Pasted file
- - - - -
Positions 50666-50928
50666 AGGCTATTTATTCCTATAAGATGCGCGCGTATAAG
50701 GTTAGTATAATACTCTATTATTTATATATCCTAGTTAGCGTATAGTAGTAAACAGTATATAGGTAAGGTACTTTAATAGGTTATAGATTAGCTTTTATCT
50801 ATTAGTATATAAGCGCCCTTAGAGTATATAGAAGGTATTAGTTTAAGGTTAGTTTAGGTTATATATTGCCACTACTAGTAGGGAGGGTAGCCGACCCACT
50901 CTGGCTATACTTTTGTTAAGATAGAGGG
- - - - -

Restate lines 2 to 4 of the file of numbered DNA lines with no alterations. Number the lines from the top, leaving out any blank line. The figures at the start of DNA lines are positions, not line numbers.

50666 AGGCTATTTATTCCTATAAGATGCGCGCGTATAAG
50701 GTTAGTATAATACTCTATTATTTATATATCCTAGTTAGCGTATAGTAGTAAACAGTATATAGGTAAGGTACTTTAATAGGTTATAGATTAGCTTTTATCT
50801 ATTAGTATATAAGCGCCCTTAGAGTATATAGAAGGTATTAGTTTAAGGTTAGTTTAGGTTATATATTGCCACTACTAGTAGGGAGGGTAGCCGACCCACT